ArmourLite/IsoBright 401 Watch

May 29, 2014
'ArmourLite, is so brite, easier than stars to see at night...." OK, I'm no poet. But you've probably guessed I liked ArmourLite's -whatever-it-is they make, right? ArmourLite is the manufacturer of the Isobrite line of watches. That's a new series of polycarbonate watches that boast having some of the brightest and easiest to read watch faces-ever. The company attributes that quality to their proprietary tritium and phosphorescent markings. I'm always willing to try out a watch. Especially one making a claim like "our watch is four-times brighter than any other watch using tritium for illumination." That brightness claim is exactly the one ArmourLite makes about their IsoBright watches. It's the reason I decided to give one a test run when it was offered. And I don't call my wearing a watch a "test" because unlike John Cameron Swayze, the longtime pitch/test man for Timex watches who made the expression "takes a licking, keeps on ticking" famous, I've never intentionally fastened a watch to a boat's propeller, driven over it with a tractor-trailer or blown one up to see if it survived.
How bright is bright? This (above) is an untouched photo taken in a blacked-out bedroom. The watch can be downright distracting if you really don't want to know you're wide-awake and it's only 3:10a.m. When you're working in daylight (below) the iso401 was easy to read, operate and attracted a lot of attention.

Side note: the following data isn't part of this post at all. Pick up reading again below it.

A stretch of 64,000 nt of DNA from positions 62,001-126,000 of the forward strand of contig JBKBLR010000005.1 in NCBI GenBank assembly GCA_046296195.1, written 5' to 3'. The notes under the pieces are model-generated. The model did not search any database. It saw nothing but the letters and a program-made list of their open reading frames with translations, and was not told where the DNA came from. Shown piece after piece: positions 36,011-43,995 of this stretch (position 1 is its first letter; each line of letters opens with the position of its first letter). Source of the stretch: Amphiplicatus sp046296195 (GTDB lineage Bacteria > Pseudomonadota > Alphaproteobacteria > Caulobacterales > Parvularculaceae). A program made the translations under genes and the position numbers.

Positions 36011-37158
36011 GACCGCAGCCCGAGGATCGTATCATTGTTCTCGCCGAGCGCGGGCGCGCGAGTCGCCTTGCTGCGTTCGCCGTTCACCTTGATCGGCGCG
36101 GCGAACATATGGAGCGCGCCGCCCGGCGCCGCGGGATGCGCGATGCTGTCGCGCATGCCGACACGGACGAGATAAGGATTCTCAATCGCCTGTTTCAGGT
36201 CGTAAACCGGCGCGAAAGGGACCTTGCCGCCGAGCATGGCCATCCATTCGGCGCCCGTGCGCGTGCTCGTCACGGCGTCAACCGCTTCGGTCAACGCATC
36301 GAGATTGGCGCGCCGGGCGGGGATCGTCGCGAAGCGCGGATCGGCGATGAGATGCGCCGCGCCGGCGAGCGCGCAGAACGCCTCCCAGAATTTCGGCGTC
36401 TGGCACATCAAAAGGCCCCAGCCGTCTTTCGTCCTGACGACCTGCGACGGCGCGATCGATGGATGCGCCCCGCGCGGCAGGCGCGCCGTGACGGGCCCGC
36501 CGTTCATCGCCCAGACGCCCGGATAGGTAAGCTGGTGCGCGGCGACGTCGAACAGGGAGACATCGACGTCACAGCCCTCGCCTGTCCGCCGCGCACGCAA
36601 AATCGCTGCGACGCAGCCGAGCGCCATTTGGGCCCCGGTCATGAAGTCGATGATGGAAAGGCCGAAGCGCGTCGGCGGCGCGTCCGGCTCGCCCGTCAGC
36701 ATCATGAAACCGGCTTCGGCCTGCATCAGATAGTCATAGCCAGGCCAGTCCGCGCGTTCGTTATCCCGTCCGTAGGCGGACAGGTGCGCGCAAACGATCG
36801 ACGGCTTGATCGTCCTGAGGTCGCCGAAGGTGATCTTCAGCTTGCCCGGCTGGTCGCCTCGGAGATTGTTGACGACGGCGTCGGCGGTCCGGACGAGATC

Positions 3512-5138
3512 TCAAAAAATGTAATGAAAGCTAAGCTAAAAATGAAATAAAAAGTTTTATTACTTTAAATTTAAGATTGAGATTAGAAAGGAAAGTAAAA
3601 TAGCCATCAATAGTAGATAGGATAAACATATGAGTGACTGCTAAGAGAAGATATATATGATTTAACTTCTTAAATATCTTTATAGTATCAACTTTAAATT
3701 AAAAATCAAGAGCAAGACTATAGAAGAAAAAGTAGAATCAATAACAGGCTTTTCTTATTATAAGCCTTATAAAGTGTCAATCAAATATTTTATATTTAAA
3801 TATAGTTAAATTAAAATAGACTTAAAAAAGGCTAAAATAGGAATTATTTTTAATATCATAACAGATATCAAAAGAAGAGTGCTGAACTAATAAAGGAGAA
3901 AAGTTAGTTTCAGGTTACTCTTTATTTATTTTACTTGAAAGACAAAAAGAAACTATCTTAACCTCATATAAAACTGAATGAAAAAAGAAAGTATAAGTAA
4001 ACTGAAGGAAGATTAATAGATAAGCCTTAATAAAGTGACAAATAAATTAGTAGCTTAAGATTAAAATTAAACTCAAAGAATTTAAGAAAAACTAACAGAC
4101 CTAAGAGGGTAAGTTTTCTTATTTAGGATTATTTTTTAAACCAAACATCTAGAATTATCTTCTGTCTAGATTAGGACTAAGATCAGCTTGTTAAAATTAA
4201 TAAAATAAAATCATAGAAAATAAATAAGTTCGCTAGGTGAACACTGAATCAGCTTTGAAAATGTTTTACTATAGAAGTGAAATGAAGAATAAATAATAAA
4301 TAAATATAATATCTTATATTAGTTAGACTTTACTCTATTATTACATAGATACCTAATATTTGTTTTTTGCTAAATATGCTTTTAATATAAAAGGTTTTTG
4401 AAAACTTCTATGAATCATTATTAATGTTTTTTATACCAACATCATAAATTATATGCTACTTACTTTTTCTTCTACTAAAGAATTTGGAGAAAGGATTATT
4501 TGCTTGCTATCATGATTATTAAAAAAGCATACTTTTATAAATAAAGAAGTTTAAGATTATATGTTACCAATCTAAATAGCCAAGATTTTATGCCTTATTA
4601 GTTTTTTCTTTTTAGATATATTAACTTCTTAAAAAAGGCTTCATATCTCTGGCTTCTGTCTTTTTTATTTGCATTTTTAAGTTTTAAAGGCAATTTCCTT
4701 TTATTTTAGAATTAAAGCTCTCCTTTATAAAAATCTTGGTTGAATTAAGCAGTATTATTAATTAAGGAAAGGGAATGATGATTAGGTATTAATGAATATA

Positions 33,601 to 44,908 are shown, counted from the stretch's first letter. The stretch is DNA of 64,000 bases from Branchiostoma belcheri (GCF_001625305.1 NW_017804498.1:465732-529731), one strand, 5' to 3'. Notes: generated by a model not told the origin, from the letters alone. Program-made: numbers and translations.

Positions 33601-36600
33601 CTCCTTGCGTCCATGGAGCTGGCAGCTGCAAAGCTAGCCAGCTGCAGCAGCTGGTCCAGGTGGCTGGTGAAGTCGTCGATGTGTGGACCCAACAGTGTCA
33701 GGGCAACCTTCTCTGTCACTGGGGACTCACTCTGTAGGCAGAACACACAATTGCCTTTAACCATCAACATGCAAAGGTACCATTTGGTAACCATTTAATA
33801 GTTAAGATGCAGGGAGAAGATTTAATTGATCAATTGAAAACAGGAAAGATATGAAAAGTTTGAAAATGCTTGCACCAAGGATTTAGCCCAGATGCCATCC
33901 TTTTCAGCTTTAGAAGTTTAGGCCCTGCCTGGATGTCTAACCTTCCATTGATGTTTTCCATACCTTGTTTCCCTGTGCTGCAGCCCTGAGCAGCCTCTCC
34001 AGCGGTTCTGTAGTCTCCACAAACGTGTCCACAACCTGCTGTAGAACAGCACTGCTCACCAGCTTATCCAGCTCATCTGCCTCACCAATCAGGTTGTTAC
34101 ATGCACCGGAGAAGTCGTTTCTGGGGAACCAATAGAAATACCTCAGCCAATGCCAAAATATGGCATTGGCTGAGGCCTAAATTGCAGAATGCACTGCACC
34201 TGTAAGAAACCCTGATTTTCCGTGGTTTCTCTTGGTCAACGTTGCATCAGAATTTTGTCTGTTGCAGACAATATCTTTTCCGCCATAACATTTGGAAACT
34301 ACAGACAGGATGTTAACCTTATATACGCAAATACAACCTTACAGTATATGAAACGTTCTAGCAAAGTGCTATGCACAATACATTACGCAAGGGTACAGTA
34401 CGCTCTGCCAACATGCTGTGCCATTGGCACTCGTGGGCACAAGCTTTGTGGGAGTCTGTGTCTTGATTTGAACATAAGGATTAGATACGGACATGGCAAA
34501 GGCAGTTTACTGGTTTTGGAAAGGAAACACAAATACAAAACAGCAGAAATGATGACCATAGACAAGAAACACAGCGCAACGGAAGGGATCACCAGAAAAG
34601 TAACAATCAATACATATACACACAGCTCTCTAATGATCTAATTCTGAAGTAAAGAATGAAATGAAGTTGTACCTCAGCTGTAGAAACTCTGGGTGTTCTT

Before getting into specifics, let me give my response to their brightness claim: I have never seen a watch not illuminated by a power source nearly as bright. The iso401 I had really did seem brighter than any watch I seen or compared it to. But the watch I've been wearing isn't just a bright wristwatch, it's a full-blown chronometer, blessed with dials that measure time down to the tenth of a second- provided I have my reading glasses on. I was wearing it during last week's Bianchi Cup and using it to check and see if the Moving Target really did move 60-feet in six seconds. It was absolutely spot-on, time-wise. So, too, were all the other moving targets, plate racks and buzzers in the event. That spoke well of the targets and the watch, although it convinced me I have a good bit of work to do if I want to perform better at the Cup. The big watch drew more than a little bit of attention. Competition shooters are always curious about everyone's gear, and watches -although they have little to do with how you shoot- are part of a shooter's overall equipment list. The IsoBright is very much qualified for wear during almost any sort of competition: it's robust, with easy-to-read dials, logically placed controls and a case construction of polycarbonate with an anti-reflective scratch-resistant sapphire crystal is not only tough, it's easy to read in air or water. It is represented as being water resistant to 20ATM (660 feet). I'm only water resistant slightly less than six feet, so I took that claim at face value. It passed one of my most important tests with flying colors: the buckle and band system.The iso 401's band and keeper are robust enough to take hard use during competition. Other watches I've worn during training or competition have had keepers fail. FYI, a keeper is the small band-on-a-band that holds excess watch band close to the rest of the band. Keepers are necessary because not all of us have 9 3/4 inch wrists- the maximum size for the 401. Should your keeper fail, the excess watch band flops around and hangs on almost everything associated with movement: shirt sleeves, pack straps, and jackets. Seems it will catch on a pack strap 100% of the time if you're in a rush. It's a small irritant, but one of my other watches sits unused because its keeper failed shortly after I purchased it. When I called the company, they told me it wasn't unusual and they'd be "glad to sell me a replacement keeper for only $20 plus shipping." That watch, broken keeper and all, now sits unused. Paying several hundred bucks for a watch and then being gigged when a failure-prone component isn't replaced for free doesn't sit well with me. Neither does hacking off the excess band, so it sits unused, waiting for the opportune time to be traded for something I'll use. The 401 ships with a pair of straps (NBR rubber and nylon) and both have healthy keepers and fastening systems. In fact, the nylon band features a pair of metal keepers. The iso401 is part of their chronograph series and carries an MSRP of $550 on the company website (www.armourlite.com), with free shipping. I've seen it on other sites (watchco.com, opticsplanet.com, ebay.com and others) for $495 plus shipping. While I was lusting over the prize table at last week's Bianchi Cup, I saw one of the Isobrite watches there. I visited the prize table shortly after prizes were being awarded, and noticed the watch was already among the early departures. Seems I'm not the only shooter who appreciates a good watch. --Jim Shepherd Isobrite 401 Specifications: Manufacturer: ArmourLite Movement: Swiss Ronda 5040.D Quartz Battery: 54-months Crystal: Anti-reflective scratch resistant sapphire crystal Case Construction: polycarbonate Case Diameter: 47mm Case Thickness: 11mm Crown: 4mm water-resistant push-down Bezel: Unidirectional ratcheting with two tritium markers Band Material: Nitrile Butadiene Rubber (NBR) Nylon (second band included) Band Width: 24mm Band Clasp: Buckle with logo Maximum Wrist Circumference: 9.75 inches Water Resistance: 200 meters (20ATM/660 feet) Warranty: 24 months Extras: Zippered travel case MSRP: $550 (Available from manufacturer with free shipping)